Montserrat orioles are found in the humid mountain forests of their small eastern Caribbean island home. These unique birds seem to prefer areas of dense vegetation, at high altitudes, where the air is cooler. (Jaramillo and Burke, 1999; Raffaele, et al., 1998)
Montserrat orioles are the only sexually dimorphic, sedentary, tropical orioles. In males, the tail and wings are entirely black, as well as the breast. The belly, rump, and the lower back are yellowish-tawny. Females are yellowish olive from the face down the belly to the rump. Their wings are a darker olive brown, and their tails are olive. Immature males closely resemble mature females, yet they have darker backs, and may have a few black throat feathers. Juveniles also resemble mature females, but they have a yellow wash about their rumps, underparts, and crowns, greenish-yellow faces, and olive flanks. (Jaramillo and Burke, 1999)
Montserrat orioles breed seasonally. Males sing, however infrequently, to attract females. Females build hanging nests from vegetative matter, without the help of males. Montserrat orioles are monogamous. (Jaramillo and Burke, 1999)
Montserrat orioles nest yearly, from June to August. Their long, hanging nests are built from vegetation. Like many other species in the genus Icterus, nests are pendulous baskets. (Jaramillo and Burke, 1999; Raffaele, et al., 1998)
Eggs are incubated only by the female, yet both parents feed and care for their young. Females incubate the eggs for about two weeks until the young hatch. The young remain in the nest for another two weeks, until they fledge. Parents can be observed with their fledgling young, continuing to feed them for varying lengths of time. ("Montserrat Oriole", 2001; Jaramillo and Burke, 1999)
There is no published data available on the lifespan of Montserrat orioles. However, with a captive breeding program underway at the Jersey Zoo, lifespan data may be forthcoming. ("Montserrat Oriole", 2001)
Montserrat orioles spend much of their time foraging for insects on the undersides of leaves in dense mountain forests. They are active during the day. They are usually seen either alone or in pairs, unless they are still watching after their recently fledged young. (Jaramillo and Burke, 1999)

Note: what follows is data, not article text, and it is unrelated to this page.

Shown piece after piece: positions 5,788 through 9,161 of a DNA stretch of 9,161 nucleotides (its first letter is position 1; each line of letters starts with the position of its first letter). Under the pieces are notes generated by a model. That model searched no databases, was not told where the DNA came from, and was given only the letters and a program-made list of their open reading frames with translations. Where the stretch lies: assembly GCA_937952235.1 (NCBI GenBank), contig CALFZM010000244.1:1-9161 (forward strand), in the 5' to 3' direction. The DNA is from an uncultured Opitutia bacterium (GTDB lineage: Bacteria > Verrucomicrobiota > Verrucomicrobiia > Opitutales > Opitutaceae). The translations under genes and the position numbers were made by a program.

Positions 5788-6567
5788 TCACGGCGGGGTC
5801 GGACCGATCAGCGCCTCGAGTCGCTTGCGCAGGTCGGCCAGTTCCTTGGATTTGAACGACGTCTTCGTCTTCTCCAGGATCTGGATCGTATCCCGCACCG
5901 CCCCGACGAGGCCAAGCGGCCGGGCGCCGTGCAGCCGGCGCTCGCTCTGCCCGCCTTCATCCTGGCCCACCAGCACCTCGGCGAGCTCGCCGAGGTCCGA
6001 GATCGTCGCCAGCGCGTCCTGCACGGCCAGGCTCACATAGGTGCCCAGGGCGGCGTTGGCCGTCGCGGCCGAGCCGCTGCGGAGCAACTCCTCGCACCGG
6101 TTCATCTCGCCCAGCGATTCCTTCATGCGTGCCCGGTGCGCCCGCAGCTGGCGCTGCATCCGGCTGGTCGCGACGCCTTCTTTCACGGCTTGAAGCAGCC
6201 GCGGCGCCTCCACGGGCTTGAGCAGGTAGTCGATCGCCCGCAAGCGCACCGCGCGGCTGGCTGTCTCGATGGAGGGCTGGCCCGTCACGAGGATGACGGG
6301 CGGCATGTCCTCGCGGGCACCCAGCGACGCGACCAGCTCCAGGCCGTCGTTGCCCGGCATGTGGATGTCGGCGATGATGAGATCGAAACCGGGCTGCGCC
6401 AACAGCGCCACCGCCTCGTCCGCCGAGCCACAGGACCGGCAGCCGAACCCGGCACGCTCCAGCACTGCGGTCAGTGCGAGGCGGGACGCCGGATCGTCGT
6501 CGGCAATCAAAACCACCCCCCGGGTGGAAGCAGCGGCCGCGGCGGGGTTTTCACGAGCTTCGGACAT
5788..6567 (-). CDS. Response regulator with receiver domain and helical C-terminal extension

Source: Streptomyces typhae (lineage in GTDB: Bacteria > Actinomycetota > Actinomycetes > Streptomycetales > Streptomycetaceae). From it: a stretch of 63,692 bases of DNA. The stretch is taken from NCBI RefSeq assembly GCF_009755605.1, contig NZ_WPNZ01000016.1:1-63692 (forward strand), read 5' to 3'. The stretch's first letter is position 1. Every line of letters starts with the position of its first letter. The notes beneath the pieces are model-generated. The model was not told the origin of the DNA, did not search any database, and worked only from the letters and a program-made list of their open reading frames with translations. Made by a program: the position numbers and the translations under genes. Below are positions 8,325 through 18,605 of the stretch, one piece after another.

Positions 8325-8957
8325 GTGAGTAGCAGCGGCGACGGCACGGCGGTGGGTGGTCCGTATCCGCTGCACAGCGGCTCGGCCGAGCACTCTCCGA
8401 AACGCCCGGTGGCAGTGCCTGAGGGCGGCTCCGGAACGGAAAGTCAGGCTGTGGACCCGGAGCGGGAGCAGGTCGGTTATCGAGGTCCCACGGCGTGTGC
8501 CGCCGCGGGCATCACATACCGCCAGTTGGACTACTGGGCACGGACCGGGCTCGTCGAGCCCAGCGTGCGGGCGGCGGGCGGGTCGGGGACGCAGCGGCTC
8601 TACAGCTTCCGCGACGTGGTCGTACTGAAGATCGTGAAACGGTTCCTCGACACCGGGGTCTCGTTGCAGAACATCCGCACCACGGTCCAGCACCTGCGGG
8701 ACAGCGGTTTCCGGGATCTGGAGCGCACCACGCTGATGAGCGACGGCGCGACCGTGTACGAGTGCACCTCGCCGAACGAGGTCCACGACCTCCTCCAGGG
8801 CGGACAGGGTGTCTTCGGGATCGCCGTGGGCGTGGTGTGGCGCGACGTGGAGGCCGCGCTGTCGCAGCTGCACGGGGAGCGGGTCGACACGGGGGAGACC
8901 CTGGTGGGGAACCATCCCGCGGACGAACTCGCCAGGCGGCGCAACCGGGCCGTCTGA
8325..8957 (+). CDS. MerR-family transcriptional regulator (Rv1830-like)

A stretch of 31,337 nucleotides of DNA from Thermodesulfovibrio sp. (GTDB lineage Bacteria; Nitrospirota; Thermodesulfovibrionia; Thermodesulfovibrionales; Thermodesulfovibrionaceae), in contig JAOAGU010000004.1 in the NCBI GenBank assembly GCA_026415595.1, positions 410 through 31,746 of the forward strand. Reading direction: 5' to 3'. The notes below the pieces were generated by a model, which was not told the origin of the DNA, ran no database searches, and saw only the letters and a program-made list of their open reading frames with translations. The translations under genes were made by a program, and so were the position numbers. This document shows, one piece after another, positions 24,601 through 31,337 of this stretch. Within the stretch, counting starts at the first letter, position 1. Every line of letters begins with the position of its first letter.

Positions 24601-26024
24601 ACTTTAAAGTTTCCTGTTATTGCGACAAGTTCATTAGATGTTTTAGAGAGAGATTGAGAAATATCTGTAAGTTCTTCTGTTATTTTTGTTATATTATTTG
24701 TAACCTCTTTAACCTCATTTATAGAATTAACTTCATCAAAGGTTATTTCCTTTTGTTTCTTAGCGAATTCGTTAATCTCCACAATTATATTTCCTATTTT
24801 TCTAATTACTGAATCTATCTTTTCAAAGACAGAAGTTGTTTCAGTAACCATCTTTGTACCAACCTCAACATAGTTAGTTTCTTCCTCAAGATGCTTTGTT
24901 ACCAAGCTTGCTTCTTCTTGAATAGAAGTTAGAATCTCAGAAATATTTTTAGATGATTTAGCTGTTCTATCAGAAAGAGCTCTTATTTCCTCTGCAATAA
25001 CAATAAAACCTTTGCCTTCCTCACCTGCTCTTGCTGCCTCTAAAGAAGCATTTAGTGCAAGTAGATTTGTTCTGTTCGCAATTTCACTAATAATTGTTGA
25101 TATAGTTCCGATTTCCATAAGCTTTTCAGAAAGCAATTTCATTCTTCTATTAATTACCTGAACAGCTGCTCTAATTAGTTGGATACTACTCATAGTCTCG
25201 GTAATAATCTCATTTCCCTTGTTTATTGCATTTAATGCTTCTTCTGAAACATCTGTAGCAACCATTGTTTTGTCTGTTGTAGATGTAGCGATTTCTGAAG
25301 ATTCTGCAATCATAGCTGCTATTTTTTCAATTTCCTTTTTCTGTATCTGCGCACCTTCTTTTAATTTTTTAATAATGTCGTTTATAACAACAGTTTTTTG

There is no published data on the size of Montserrat oriole territories.
Montserrat orioles call only in the breeding season, during which they call infrequently. The call is composed of single notes, sung at intervals of 2.5 to 3 seconds, comparable to the tempo red-eyed vireo vocalizations. The notes are generally only one or two short syllables or low gurgles. Siegel (1983) described the call as a sharp "chic" or sharper "chuck," while Raffaele et al. (1998) describe as a "series of loud whistles and a harsh, scolding chuur call." (Jaramillo and Burke, 1999; Raffaele, et al., 1998; Siegel, 1983)
Montserrat orioles are thought to be almost entirely insectivorous in the wild, foraging for insects on the undersides of leaves. Frugivorous feeding has not been well documented in the wild, but a captive population at the Jersey Zoo is fed papaya and mango. Montserrat orioles have not been observed eating nectar. ("Montserrat Oriole", 2001; Jaramillo and Burke, 1999; Raffaele, et al., 1998)
Researchers from the Royal Society for the Protection of Birds studied predation of Montserrat oriole nests through the use of infrared micro-cameras. Very high rates of predation by rats were observed; it was thought that most nesting failures were a result of rat predation. ("Montserrat Oriole Reseach Details - The Royal Society for the Protection of Birds", 2006)
As the ecosystem of Montserrat has been perturbed so much through human deforestation and volcanic activity, and because there are so few Montserrat orioles left, it is hard to evaluate their ecosystem roles. However, as they do prey on insects, they may have a role in controlling insect populations. Volcanic ash-falls have negatively impacted insect populations, and subsequently decreased the amount of food available to Montserrat orioles. The degree to which they eat fruit in the wild is not well understood, but it is unlikely that they are instrumental in seed dispersal or pollination. Populations of introduced rats frequently prey on the nests of ("Montserrat Oriole Reseach Details - The Royal Society for the Protection of Birds", 2006; "Montserrat Oriole", 2001), resulting in a high percentage of nest failure.
These birds provide a novel opportunity for the study of the evolution of sexual dimorphism. While their rareness makes them an exotic species for observation, most of their habitat is within restricted zones on Montserrat, making casual birding quite difficult. ("Montserrat Oriole Reseach Details - The Royal Society for the Protection of Birds", 2006)
Negative economic impacts on humans are highly unlikely, due to their small population numbers.
Since 2000,has been listed by the IUCN as a critically endangered species. The IUCN outlines several reasons for decline of Montserrat orioles, including habitat destruction due to agriculture, invasive alien predators, drought, flooding, and the island's infamous volcanic eruptions.
Montserrat orioles are the only sedentary tropical orioles that are sexually dimorphic. Phylogenetic analysis of mtDNA indicates that Montserrat orioles are members of a group of Caribbean Island orioles. Icterus laudabilis and Icterus bonana. (Omland, et al., 1999)is most closely related to two other species in the Lesser Antilles: